Everywhere consumers go they are bombarded with the opportunity for low monthly payments, rent to own, and promises that their credit will not be checked. Due to such promotion, many people decide to forgo delaying certain purchases in order to acquire nicer, newer things.
The problem with this is that “low monthly payments” with credit cards, deferred interest deals, and other forms of financing are a hindrance to one’s financial prosperity. The result is that while one has new things like furniture, a shed, and Starbuck’s coffee, they are also committing money they’ve yet to earn to the payment of these debts.
The Real Effect of Low Monthly Payments
The Bukowski family is an average household of four people. Both children are under 10-years-old and dad just received his MBA. His advanced degree will bring the family more money, which will be needed badly since he financed his entire education so as to avoid leaving the family in a situation where they would have to go without.
The Bukowskis have some other debt as well. In total, their required monthly payments are:
- Student Loan: $388
- Auto Loan: $375
- MasterCard: $81
- Discover: $66
Overall, the total of these low monthly payments is $910. Mr. Bukowski cannot use this money to plan for retirement, take the family on a vacation, or pay down his house because it is called for as soon as he receives his pay of $7,000 every month of which he takes home approximately $4,300 after taxes and 401(k) contributions.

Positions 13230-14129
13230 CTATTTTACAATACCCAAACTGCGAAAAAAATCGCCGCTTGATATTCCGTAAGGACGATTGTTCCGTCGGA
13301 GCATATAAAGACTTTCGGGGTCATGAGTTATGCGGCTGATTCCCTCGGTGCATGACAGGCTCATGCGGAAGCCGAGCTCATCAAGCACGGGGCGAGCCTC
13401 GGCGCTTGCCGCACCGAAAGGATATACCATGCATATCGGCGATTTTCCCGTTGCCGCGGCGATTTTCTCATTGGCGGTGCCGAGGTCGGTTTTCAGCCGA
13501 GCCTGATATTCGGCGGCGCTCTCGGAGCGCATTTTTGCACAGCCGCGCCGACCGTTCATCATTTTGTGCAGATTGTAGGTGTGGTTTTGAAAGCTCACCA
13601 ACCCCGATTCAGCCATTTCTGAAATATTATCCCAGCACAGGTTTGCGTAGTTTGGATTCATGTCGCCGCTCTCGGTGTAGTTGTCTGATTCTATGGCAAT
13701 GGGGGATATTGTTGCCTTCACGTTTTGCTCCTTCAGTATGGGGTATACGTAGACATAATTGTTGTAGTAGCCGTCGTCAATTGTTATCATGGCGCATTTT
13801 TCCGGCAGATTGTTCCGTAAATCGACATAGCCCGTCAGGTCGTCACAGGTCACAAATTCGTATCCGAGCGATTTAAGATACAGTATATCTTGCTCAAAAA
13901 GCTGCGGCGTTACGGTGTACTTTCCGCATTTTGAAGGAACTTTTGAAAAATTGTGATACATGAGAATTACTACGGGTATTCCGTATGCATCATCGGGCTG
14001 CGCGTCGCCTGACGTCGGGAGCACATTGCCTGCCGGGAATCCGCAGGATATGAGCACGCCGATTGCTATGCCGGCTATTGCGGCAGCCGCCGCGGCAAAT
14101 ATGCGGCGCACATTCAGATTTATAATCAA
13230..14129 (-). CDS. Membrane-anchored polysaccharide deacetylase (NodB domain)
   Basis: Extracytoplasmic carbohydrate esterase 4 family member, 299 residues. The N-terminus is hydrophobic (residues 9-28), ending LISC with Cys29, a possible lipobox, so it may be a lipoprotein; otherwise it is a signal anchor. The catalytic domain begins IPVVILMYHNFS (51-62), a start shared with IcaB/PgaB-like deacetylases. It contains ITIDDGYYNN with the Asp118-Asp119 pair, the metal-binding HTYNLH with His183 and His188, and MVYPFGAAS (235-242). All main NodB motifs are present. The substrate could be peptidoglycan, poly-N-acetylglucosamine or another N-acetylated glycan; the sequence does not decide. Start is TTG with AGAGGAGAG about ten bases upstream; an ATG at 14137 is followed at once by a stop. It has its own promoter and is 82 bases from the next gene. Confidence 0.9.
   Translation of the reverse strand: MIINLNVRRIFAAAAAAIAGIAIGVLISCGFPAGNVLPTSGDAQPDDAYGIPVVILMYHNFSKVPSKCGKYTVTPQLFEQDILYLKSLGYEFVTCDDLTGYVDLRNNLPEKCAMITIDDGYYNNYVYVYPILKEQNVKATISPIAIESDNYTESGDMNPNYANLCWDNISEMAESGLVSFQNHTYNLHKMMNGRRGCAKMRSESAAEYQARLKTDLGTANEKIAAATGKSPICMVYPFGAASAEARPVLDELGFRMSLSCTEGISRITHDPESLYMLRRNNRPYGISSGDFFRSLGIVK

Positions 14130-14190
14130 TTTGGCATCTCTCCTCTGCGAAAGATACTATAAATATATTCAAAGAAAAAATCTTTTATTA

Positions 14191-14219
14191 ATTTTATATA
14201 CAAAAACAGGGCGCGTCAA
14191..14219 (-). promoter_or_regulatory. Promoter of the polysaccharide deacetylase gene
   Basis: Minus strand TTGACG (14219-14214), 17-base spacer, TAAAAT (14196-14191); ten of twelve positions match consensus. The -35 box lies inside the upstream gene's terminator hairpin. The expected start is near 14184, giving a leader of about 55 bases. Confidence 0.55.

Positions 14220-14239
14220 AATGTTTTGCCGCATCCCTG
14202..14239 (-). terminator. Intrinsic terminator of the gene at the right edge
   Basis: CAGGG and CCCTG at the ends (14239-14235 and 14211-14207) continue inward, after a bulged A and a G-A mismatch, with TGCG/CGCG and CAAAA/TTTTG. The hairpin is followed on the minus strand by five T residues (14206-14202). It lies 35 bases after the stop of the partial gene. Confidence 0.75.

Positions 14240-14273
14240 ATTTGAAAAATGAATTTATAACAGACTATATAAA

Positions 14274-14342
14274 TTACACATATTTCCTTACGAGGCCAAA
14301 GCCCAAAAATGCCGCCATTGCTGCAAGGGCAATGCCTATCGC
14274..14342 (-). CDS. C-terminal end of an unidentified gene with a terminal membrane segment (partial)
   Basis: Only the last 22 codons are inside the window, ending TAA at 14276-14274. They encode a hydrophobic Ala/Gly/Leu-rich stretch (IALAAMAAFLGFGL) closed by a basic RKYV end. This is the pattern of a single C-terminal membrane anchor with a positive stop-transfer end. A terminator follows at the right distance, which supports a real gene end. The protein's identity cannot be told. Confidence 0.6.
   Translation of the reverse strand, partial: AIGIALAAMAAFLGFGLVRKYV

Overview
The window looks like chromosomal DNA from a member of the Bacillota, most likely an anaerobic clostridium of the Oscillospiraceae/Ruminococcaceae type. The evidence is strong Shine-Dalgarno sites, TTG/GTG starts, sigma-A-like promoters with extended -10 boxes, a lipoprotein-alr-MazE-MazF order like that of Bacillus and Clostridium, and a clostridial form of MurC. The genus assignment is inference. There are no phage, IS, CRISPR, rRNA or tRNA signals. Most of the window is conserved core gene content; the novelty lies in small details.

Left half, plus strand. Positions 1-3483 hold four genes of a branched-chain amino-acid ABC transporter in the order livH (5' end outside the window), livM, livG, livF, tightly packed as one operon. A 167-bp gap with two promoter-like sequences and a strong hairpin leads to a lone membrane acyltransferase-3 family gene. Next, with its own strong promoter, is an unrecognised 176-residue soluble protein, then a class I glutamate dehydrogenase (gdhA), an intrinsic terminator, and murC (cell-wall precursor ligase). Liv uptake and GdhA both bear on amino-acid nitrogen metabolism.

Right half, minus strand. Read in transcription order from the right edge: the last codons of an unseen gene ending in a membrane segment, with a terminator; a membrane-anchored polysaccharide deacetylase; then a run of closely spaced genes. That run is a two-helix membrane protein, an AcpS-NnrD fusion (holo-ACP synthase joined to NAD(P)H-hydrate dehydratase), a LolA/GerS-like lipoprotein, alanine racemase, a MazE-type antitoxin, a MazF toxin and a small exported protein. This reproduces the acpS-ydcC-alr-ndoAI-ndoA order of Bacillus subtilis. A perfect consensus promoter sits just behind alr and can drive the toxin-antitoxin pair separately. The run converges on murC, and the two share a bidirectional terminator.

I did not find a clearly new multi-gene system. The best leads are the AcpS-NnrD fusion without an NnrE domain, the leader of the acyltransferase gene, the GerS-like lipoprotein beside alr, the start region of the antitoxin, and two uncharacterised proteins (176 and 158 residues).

If Mr. Bukowski paid off these accounts he would essentially give himself a pay raise.
More Money Without Increasing income
When a person states his or her income, the number noted is often gross income. This is the salary he receives from his employer before taxes are excised, and other money is taken out to handle insurance and retirement planning.
With the exception of many military members, a person’s net income is often less than this. Mr. Bukowski, for example, earns $7,000 every month but only takes home a little more than 60% of that. After the money he’s obligated to pay creditors, the percentage for his house payment, groceries, and disposable income is even lower. When he pays off his Discover credit card he will have $66 more dollars of which he can either use on his family, or to pay down his other debts faster using the snowball method.
When a person pays off his creditors and avoids acquiring new low monthly payments, he or she is essentially gaining a pay raise. For the family above, it is $910 that would likely have more value growing for them than to be used on a loan that is growing against them.